Briefly Noted: ‘The Klan Unmasked’ by Stetson Kennedy
“Bringing a Message of Hope and Deliverance to White Christian America! A Message of Love NOT Hate!” – KKK Knights Party
The first time my wife saw me off-the-rails angry was on a city street in an Atlanta suburb in the 1980s that was blocked by police so that a rag-tag KKK group could hold a parade. There was a large gap in the parade, and I wanted to drive across the intersection through the parade before it ended out of disrespect because I believed that allowing a KKK group to show the colors (and robes) in this manner was no more ethical than granting a Nazi group the same rights. (I didn’t do it because a cop held up his hand indicating I should wait.) I grew up in Florida where the Klan was strong and, by no means, seen as a loving Christian organization, so it took a lot of restraint to keep my foot on the brakes.
The Knights Party maintains that all the the negative publicity about the KKK over the years comes out of novels, Hollywood films, and a few rogue and macho men who stepped outside the rules and purposes of the group. While I think this is a ludicrous statement, I’ll let others decide where they think the evidence leads us on this matter.
The late Stetson Kennedy, a long-time civil rights activist as well as a folklorist who worked with Zora Neale Hurston and Alan Lomax. wrote “I Rode with the Ku Klux Klan” in 1954. The book, written like a Mickey Spillane thriller about Kennedy’s infiltration of the KKK in Georgia, had to be published in France since no U. S. publisher would touch it.
The book, which has had its share of controversy since it blends evidence from multiple sources and events as though they were actually part of Kennedy’s exploits under his alias of John S. Perkins, is nonetheless a compelling story. The controversy has for the most part been resolved in Kennedy’s favor inasmuch as the events in the book have been proven true even though Kennedy combined the work of several people under Perkins’ name to create a more readable book.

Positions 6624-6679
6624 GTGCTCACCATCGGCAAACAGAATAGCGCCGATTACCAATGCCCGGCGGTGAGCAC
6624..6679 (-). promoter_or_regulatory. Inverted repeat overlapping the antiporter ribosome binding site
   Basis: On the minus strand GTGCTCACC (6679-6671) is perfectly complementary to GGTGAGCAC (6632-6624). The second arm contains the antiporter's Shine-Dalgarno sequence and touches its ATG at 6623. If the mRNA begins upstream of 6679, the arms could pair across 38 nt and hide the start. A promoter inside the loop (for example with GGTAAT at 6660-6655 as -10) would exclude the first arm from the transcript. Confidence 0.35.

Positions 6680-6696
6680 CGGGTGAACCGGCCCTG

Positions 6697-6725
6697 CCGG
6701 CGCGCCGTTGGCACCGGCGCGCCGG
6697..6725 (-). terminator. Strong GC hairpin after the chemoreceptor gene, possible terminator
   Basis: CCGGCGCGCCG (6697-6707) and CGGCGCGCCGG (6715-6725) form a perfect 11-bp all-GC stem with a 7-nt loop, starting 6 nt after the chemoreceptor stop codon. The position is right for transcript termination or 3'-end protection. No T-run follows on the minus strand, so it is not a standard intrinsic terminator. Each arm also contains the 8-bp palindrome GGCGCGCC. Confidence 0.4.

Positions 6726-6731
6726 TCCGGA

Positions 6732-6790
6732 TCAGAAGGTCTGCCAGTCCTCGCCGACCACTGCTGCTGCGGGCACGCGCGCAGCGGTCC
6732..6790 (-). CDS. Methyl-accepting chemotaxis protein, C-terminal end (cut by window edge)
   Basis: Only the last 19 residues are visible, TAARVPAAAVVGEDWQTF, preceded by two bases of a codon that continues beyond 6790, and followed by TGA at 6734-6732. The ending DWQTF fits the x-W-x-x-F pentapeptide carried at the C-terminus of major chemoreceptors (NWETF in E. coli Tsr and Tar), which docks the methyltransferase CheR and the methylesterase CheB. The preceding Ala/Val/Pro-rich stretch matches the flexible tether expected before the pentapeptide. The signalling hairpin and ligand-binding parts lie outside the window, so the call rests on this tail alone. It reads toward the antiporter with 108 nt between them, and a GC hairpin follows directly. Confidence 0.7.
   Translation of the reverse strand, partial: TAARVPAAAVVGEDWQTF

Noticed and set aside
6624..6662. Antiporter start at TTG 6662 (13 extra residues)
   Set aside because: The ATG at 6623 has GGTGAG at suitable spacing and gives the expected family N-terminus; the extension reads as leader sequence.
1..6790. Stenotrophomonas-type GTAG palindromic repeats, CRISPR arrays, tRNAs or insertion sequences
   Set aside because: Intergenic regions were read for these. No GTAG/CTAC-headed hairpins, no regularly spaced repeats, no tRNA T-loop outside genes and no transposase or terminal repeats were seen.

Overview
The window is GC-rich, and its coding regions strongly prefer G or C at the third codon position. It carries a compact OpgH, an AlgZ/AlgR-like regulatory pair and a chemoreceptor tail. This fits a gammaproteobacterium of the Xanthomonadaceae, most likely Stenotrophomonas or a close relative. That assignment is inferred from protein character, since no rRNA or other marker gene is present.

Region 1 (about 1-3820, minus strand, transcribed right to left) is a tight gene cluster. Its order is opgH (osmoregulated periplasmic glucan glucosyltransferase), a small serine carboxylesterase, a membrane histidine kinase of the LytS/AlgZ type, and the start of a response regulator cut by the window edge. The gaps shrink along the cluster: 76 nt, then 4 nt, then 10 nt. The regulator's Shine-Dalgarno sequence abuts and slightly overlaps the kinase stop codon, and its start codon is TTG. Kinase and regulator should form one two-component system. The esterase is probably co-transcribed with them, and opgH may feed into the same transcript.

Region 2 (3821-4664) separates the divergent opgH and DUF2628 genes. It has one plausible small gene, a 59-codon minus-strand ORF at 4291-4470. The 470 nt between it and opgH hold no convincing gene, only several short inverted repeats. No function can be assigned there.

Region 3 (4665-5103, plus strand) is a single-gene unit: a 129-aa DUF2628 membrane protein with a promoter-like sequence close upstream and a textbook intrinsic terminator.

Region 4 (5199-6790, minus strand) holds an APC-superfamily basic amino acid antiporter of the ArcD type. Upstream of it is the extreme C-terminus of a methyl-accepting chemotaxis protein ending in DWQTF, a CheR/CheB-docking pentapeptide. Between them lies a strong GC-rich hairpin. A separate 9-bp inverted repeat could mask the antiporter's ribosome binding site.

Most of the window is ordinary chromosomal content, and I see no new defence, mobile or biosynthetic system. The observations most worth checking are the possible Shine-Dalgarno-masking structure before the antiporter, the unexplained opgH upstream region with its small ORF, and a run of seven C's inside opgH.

From the Publisher
“Stetson Kennedy here tells the story of his post-World War II years as an undercover agent in the KKK (where he rose to Kleagle rank). Fast-paced and suspenseful, the book is a gripping mix of eyewitness reports of Klan activities, accounts of Kennedy’s clandestine information-gathering, and his efforts to report his findings to the media and to any law enforcement agencies that would listen. As a result, for a time in the 1940s, Washington news commentator Drew Pearson was reading Klan meeting minutes on national radio, and radio’s Superman had America’s kids sharing the most current Klan passwords as fast as the Dragon could think up new ones.”
From the Stetson Kennedy Foundation
“The book is full of accounts of Kennedy and his Klan infiltrating colleague John Brown, about clandestine information gathering and of their efforts to protect people from being tortured, intimidated and murdered. The book also reveals Kennedy’s efforts to report his findings to the media and to any law enforcement agencies that would listen.” For more information about the book, KKK documents and the writing style controversy, see the Foundation web site.
Kennedy is also the author of Jim Crow Guide to the U.S.A., Southern Exposure, Palmetto Country, and Grits & Grunts. For more information about the author, read the excellent obituary by Paul Ortiz, Stetson Kennedy and The Pursuit of Truth.
The Klan Unmasked is a chilling book. As I read it recently, all my own angers about the KKK has I saw them and read about them and heard about them in Florida crashed back into my old nightmares again: I had to remind myself, I was reading this book as research for my next novel rather than idle curiosity. If you want an antidote to the viewpoints of The Knights Party, this book will do it for you. So will the 1951 murder of activist Harry Moore, a KKK-related injustice Kennedy pursued for years.
To learn more, visit the “Conjure Woman’s Cat” web site.